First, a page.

To what do you train your attention?
For over 30 years, Paul E Nelson has interviewed poetic luminaries such as Allen Ginsberg, Michael McClure, Anne Waldman, Robin Blaser, Sam Hamill, Wanda Coleman, Eileen Myles, Jerome Rothenberg, Sam Hamill and George Bowering. As host of a whole-systems public affairs radio interview program, he also interviewed authors and activists who understand the shift from a mechanistic ethos to one of process, partnership and interconnection.
Now, you can listen to his visionary interviews online, find resources for Organic Poetry , or book a workshop with Paul and bring him to your community. His workshops are transformative experiences for writers of all skill levels.
About Paul’s most recent collection of poetry, A Time Before Slaughter (Apprentice House, Oct ’09), Michael McClure said:
“Here’s one more big hunk of the American shoulder, as Olson carved his from the North East, Nelson takes his from the Pacific North West. It’s beautiful time-space in new words.
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Paul has written a 17 syllable sentence every day since the first day of 2001. Read more about the form he uses at American Sentences.
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He was shortlisted for the Stranger Genius Award in Literature in 2010:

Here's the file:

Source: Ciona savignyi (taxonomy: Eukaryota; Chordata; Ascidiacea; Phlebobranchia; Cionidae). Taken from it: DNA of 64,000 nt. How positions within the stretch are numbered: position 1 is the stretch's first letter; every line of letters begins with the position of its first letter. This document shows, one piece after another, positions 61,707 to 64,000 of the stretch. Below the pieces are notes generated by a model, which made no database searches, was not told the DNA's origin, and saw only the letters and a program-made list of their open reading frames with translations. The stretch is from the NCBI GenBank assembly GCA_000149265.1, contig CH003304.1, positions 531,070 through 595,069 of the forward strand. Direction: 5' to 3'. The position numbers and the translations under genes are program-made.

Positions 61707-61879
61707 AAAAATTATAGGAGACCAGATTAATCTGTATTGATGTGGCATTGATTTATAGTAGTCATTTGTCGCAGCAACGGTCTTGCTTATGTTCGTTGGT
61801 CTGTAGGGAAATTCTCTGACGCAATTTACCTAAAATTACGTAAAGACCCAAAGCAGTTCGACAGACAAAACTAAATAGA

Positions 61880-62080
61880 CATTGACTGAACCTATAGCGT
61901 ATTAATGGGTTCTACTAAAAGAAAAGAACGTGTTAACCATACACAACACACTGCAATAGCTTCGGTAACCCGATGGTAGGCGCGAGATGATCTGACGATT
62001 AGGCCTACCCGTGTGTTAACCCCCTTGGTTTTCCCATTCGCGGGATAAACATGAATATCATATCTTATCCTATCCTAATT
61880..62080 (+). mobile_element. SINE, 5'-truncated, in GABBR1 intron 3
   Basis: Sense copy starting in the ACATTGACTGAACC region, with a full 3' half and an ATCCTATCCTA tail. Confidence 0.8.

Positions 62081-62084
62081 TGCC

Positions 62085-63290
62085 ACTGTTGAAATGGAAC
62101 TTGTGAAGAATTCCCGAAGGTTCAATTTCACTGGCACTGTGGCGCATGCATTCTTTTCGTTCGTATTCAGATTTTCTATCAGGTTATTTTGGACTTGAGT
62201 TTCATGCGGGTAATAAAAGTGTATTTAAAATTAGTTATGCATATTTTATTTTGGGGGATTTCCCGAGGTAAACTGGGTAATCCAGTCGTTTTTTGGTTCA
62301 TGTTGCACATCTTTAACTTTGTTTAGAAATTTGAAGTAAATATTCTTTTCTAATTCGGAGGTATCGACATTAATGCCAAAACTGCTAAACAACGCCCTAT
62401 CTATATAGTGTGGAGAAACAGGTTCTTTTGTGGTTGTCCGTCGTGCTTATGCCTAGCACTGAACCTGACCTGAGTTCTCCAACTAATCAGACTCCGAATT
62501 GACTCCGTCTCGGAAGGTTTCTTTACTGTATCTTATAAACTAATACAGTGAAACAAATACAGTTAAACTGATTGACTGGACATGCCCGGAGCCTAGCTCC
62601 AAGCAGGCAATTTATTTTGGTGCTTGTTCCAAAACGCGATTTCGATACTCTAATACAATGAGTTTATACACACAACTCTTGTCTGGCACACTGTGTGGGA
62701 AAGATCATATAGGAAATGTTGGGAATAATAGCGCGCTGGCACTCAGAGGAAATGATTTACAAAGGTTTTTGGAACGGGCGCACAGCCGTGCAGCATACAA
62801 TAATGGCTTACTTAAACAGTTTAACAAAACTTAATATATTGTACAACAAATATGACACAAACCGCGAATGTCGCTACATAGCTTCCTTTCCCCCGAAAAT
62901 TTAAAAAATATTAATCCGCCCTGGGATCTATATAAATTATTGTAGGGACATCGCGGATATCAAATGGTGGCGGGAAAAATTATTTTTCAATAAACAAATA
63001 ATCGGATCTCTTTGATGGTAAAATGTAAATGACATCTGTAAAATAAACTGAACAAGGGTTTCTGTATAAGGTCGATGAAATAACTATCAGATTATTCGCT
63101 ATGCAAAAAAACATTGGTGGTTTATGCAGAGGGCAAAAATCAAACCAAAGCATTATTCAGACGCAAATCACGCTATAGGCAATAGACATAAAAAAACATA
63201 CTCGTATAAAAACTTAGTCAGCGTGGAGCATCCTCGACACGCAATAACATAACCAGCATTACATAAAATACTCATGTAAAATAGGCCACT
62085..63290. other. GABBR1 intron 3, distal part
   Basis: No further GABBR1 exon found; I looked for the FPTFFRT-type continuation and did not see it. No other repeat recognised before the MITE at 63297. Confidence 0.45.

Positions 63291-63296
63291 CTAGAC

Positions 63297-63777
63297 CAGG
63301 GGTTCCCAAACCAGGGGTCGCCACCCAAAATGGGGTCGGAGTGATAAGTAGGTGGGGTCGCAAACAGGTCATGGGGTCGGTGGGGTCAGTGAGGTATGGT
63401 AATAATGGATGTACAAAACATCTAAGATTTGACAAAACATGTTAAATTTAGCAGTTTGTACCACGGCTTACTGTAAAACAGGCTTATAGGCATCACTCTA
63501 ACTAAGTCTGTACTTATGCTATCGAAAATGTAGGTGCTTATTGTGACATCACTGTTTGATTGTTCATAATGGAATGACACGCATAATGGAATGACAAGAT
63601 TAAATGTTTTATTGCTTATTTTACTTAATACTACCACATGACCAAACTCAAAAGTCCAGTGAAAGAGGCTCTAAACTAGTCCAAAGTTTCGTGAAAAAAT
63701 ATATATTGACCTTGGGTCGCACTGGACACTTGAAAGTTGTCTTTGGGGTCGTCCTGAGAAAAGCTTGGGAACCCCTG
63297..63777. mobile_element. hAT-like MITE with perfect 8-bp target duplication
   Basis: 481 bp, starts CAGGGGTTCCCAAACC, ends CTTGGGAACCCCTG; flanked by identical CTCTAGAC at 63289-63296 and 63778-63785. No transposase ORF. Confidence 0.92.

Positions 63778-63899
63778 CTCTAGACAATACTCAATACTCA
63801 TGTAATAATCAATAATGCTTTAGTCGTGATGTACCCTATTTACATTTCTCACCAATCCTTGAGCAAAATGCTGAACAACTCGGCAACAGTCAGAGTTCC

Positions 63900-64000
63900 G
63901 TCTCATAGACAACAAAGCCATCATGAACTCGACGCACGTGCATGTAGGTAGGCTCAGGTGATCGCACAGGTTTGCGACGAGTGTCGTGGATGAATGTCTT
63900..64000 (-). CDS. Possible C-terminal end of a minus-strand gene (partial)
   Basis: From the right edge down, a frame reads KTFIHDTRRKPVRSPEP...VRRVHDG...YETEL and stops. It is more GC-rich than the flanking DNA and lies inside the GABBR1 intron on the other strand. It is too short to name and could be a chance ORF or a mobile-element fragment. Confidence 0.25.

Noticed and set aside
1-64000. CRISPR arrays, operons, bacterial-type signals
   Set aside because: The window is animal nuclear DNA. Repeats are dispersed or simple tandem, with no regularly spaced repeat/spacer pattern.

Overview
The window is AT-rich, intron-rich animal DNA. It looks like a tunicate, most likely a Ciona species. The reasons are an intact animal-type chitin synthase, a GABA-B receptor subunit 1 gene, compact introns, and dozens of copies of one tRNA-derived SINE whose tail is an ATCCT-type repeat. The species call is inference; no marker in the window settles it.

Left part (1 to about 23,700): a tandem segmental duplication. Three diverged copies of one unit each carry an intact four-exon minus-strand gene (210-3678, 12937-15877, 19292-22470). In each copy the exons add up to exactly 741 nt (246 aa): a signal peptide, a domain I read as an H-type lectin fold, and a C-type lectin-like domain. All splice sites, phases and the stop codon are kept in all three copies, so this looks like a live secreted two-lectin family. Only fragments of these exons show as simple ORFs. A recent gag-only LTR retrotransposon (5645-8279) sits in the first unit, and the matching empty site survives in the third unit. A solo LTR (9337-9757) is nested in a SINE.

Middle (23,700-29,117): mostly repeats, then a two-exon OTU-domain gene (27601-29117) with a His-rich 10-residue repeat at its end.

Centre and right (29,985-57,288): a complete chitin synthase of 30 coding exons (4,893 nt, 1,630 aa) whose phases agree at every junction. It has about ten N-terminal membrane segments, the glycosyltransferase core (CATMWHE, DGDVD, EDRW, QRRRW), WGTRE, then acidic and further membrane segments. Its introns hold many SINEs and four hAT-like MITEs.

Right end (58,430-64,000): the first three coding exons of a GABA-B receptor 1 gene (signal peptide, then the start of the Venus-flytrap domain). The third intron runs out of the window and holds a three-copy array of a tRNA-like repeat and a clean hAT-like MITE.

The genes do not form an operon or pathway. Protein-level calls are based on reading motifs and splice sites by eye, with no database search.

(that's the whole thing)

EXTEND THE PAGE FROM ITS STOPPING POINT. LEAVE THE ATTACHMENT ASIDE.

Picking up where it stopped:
They don’t get much more inventive than this: Paul E. Nelson’s A Time Before Slaughter is a book-length epic poem about Auburn, Washington. (Fun fact! Auburn was originally named Slaughter in honor of fallen U.S. lieutenant William Slaughter. Slaughter residents quickly got cold feet and changed the name.) It’s not the one long, boring spray of stanzas you’re picturing. Nelson split up his epic into dozens of smaller poems, varying in length and content. There are elegies, sonnets, prose poems, images, and even testy e-mail exchanges with easily outraged Auburn civil servants, forming a literary collage of a little city that usually escapes notice. Nelson brings a cacophony of voices together to form a chorus. That chorus sings the stories of dozens of men and women—full of regrets and muddled memories, complaining about traffic while piloting their SUVs, murdering and being murdered, feeling unseen and abandoned. In other words, he has built a city out of words. A city named Slaughter. And Auburn. It’s a brilliant achievement.
– Paul Constant
His serial poem, A Time Before Slaughter continues with the next chapter of Cascadia history in verse, Pig War & Other Songs of Cascadia. A reissue of Organic Poetry and the first of several books of American Sentences is due out in 2012. He is also working on a series of Haibun inspired in part by the neo-barroco poet Ramon Gomez de la Serna entitled Haibun de la Serna.